This row of small cottages, built into the castle walls, dates back to the 16th-century when it was used by Rudolf II's castle guard. It takes its name from the goldsmiths who lived here in the 17th-century. By the 19th-century it had degenerated into a slum. Amongst its more famous occupants, Franz Kafka stayed here with his sister for a few months in 1916-1917 and wrote some short stories. In the 1950s, after the remaining tenants were moved out, the area was restored to a semblance of its former state.
Tourists now flock here to visit the shops selling souvenirs. It came highly recommended as one of the most picturesque streets in Prague and it appears to be the most popular sight in the palace compound. Admission is via a short tour ticket.
6. The South Gardens
Our approach from Malostranska metro, up the old castle steps, left us with the choice of walking down Jirska, through the heart of the castle compound or heading to the left and through the South Gardens. We chose the latter route, along the narrow stretch overlooking Mala Strana (The Little Quarter) below. Several small gardens have been linked up. Paradise Garden, the oldest was laid out in 1562. The Garden on the Ramparts is from the 19th-century and is the location of the dung heap where the two Catholic governors landed after the defenestration of 1618.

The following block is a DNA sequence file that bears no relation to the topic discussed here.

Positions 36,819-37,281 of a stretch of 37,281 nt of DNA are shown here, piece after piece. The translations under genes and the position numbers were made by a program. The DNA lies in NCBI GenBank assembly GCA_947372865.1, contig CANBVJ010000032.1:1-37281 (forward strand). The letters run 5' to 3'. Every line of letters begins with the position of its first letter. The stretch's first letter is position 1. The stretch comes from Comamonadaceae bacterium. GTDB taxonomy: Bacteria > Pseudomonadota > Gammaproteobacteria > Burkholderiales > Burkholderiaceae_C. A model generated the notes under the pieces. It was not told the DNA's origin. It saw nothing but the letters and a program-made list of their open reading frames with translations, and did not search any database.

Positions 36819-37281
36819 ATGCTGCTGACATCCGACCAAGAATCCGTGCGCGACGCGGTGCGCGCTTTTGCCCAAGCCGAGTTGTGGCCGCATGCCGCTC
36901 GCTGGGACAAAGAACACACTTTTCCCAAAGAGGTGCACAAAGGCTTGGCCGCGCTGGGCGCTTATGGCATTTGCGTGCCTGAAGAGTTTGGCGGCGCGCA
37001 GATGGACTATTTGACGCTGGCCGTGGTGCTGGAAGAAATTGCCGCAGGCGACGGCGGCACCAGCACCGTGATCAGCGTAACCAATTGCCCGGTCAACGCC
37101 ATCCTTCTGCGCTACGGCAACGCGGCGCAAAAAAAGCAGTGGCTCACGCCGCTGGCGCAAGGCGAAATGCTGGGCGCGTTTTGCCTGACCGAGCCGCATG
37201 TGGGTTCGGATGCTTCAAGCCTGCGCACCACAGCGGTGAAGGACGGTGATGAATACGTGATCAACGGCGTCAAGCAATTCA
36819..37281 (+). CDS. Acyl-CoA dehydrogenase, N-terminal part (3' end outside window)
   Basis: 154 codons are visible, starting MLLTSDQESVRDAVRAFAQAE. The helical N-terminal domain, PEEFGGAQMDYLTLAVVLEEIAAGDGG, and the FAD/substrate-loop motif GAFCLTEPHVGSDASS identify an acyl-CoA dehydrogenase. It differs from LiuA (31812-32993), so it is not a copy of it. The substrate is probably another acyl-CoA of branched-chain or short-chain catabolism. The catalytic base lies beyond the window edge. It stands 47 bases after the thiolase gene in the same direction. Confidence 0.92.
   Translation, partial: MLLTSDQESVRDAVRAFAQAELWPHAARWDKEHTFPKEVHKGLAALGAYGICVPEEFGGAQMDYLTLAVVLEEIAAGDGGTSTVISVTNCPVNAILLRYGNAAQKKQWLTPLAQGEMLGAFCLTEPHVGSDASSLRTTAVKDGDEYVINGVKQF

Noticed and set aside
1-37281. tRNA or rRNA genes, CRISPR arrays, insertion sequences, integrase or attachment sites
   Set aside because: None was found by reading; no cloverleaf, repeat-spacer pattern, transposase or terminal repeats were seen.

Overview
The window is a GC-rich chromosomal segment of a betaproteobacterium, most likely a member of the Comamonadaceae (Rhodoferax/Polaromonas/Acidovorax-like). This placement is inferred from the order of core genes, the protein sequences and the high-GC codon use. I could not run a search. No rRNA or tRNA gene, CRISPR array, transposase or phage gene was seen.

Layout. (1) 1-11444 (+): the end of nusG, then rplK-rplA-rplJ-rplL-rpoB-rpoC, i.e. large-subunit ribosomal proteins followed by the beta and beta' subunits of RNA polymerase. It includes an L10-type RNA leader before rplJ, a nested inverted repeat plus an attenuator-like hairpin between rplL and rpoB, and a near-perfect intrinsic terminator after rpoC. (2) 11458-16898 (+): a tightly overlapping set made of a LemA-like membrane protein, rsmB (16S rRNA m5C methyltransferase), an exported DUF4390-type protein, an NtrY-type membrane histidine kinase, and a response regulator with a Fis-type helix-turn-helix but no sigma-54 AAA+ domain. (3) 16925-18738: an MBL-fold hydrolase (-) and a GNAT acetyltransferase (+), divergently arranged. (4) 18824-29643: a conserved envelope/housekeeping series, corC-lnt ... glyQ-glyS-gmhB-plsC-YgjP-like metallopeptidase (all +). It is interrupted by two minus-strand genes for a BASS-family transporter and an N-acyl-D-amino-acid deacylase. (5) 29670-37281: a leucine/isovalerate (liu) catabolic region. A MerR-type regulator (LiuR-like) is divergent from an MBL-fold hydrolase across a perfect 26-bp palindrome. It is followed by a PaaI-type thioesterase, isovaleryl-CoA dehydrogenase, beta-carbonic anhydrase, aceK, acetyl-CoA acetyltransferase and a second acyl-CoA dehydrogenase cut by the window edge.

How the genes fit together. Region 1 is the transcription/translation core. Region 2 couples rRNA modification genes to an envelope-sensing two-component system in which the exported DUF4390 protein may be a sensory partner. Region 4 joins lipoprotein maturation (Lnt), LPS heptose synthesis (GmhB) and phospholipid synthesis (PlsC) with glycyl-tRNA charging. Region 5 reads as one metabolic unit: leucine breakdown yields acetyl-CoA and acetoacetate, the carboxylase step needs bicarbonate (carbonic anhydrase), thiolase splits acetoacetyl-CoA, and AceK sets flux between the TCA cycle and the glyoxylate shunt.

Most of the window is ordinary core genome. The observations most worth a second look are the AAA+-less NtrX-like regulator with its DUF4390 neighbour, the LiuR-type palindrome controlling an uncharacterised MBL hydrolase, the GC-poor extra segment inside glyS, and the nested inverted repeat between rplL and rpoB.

All the gardens are well-maintained. We saw gardeners constantly working on them and also robot lawnmowers in use to keep the gardens in pristine condition.
Other Sights in the Castle Area
There is never enough time to cover all the attractions, so inevitably we missed out on some. Here are a few we didn't visit, but which you might want to consider.
Although our ticket included this, I have to say that we did not inspect it closely. It served as a prison and is named after its first inmate, a young knight, Dalibor of Kozojedy. While awaiting execution for sheltering some outlawed serfs, he was kept in an underground dungeon. Legend has it that he learned to play the violin whilst in captivity. People came to listen and lowered food and drink down to him. Part of the old prison, disused since 1781, has been opened for viewing. Daliborka Tower is located in the far northeastern corner of Prague Castle compound, beyond Golden Lane.
This features on the Long Tour ticket (Circuit A). After a big fire burned down several houses in 1541, the Rosenberg family, who owned the land, decided to build a palace to the east of the Old Royal Palace. In 1600, Emperor Rudolph gained possession of it through an exchange. After being rebuilt, from 1756 to 1919, Rosenberg Palace was used to house unmarried women from poor noble families. Visitors have access to rooms redecorated in the 18th-Century style. It overlooks the South Gardens.